Monday, 14 October 2019

Wincing Again: Back to Ackerley

I've written about J.R. Ackerley – and in particular that canine shocker My Dog Tulip – before, and now I've been reading him again, this time the autobiographical My Father and Myself (a title that would be more descriptive if it was reversed). I thought I might be on safer ground with this one, but, dear me, I was wrong. I haven't winced so often while reading a book since... well, probably since reading My Dog Tulip.
  Ackerley has a good story to tell in My Father and Myself – the story of how, after his father's death, he discovered that this prosperous and respectable fruit merchant, nicknamed the Banana King, had a family of three girls by his mistress, a fact entirely unknown to and unsuspected by his official family. In a disarming preface Ackerley writes: 'The apparently haphazard chronology of this memoir may need excuse. The excuse, I fear, is Art...' And yet the book is oddly artless, with lacunae left unfilled and areas of ignorance acknowledged, where a slicker biographer might have disguised these difficulties and produced an altogether smoother narrative. Ackerley tells the story of his father as well as he can, given those lacunae – and it's full of surprises and mysteries, particularly from his early years, when not one but two older men took him under their wing, gave him every assistance, and seem to have fallen in love with him (and fallen out with each other over him). He also had an early marriage, to the beautiful Louise Burckhardt (who was painted by Sargent). He met Ackerley's mother in Paris in the same year that Louise died of TB, and took up with her, though they didn't legally marry till nearly a quarter of a century later.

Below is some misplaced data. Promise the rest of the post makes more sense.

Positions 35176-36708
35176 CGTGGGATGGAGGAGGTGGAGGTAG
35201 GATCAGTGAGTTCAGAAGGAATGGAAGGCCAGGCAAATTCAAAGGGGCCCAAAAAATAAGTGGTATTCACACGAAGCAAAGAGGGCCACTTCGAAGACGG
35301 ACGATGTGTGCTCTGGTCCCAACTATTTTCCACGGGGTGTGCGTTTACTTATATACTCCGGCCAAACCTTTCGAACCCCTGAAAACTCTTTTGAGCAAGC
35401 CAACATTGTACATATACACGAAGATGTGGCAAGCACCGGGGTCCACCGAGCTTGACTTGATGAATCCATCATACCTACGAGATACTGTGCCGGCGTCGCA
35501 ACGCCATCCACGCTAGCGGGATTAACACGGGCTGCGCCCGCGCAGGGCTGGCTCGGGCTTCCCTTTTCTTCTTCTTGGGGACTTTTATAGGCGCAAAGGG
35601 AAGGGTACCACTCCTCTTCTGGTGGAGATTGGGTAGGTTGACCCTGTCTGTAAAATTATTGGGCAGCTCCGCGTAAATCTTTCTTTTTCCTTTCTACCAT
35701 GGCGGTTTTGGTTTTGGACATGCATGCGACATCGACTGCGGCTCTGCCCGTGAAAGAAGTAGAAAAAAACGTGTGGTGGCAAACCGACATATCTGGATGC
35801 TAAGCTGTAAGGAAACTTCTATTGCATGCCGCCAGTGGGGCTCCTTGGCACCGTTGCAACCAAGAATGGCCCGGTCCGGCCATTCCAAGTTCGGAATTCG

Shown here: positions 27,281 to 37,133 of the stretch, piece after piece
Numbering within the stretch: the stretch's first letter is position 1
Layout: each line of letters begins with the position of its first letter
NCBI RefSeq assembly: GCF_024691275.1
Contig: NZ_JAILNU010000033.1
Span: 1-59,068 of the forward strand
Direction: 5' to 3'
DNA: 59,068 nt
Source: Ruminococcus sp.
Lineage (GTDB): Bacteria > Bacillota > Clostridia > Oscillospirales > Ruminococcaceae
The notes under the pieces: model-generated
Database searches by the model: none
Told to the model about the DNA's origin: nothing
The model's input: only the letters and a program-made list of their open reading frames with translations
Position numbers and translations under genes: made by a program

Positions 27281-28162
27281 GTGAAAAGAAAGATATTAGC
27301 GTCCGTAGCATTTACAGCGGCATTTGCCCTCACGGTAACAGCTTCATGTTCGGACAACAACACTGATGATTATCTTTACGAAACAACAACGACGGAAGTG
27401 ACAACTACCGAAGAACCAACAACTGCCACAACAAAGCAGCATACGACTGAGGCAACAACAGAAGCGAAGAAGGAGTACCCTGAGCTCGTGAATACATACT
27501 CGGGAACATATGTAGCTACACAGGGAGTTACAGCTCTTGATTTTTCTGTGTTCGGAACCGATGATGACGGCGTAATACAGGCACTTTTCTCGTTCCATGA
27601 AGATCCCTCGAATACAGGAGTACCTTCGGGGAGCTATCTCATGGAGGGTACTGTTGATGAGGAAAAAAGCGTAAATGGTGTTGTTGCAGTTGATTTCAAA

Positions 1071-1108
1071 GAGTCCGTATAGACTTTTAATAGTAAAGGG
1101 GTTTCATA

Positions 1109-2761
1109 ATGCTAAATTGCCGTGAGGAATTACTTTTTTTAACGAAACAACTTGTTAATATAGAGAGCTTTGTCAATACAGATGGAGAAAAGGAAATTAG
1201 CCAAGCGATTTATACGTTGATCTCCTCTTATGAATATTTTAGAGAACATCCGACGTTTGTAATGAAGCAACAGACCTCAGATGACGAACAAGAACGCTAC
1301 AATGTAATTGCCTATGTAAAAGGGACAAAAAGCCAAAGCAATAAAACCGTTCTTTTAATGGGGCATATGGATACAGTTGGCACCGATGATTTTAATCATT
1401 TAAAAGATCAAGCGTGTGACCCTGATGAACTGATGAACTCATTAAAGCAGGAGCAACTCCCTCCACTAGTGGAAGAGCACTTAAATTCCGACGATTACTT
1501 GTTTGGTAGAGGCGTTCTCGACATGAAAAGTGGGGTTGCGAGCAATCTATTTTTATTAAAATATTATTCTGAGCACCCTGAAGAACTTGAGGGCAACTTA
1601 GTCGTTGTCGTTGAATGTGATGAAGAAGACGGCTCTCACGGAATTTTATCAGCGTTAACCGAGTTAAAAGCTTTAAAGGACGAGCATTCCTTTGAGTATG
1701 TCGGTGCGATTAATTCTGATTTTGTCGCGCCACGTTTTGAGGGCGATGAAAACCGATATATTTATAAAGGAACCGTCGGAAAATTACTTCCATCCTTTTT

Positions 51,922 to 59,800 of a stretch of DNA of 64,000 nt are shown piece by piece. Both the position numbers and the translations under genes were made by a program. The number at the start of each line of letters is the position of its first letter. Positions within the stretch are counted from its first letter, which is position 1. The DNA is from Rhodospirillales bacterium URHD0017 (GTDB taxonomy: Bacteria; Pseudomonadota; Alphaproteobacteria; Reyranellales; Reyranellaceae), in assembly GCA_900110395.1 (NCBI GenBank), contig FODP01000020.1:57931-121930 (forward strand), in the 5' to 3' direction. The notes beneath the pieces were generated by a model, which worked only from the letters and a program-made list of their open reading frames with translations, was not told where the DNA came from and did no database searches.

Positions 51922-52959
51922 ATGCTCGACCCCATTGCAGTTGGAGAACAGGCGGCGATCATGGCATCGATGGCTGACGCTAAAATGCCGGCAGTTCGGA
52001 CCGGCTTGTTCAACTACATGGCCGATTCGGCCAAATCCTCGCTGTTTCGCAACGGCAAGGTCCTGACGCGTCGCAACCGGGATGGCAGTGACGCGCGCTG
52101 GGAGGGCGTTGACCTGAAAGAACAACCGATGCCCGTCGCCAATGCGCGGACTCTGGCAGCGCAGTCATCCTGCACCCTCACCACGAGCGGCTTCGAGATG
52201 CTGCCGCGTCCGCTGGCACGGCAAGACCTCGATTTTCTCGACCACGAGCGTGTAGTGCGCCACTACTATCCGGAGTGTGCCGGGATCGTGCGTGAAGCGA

When the book moves on to J.R's relationship with his father, this opens Ackerley to the irresistible temptation to write more about himself. Not that he loves himself – he seems more disgusted than anything – but he is, as he candidly admits, something of a self-fixated solipsist. He wonders whether his father knew about his son's homosexuality (it would have been pretty hard to miss) and, if so, whether that caused some awkwardness or distance between them. And that gives Ackerley the green light to write a long, explicit and gruesomely detailed account of his sex life (this was where most of my wincing was done). I'll spare you the details, gentle reader, but over the years Ackerley devoted an extraordinary amount of his time and energy to pursuing young men in uniform, and he's happy to tell us precisely what he did to them and they to him. There were so many he couldn't remember anything about many of his encounters – and all the while he seems to have believed that he was pursuing the 'Ideal Friend', a fiction that was surely wearing thin by the time his sexual appetite  finally became less pressing – at which point he fell in love with Tulip, the Alsatian bitch who seems to have been the closest thing he ever got to the Ideal Friend.
  There is another book about Ackerley's father, The Secret Orchard of Roger Ackerley by Diana Petre, one of those three secret daughters, another of whom, Sally, married Gerald Grosvenor and became Duchess of Westminster.
  And here is Sargent's portrait of Louise Burckhardt, Roger's first wife.


6 comments:

  1. Sad about Harold Bloom. He taught me how doctor Johnson and Falstaff can be heroes

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  2. Yes, a sad loss, Ricardo. One of the last giant trees of the cultural forest...

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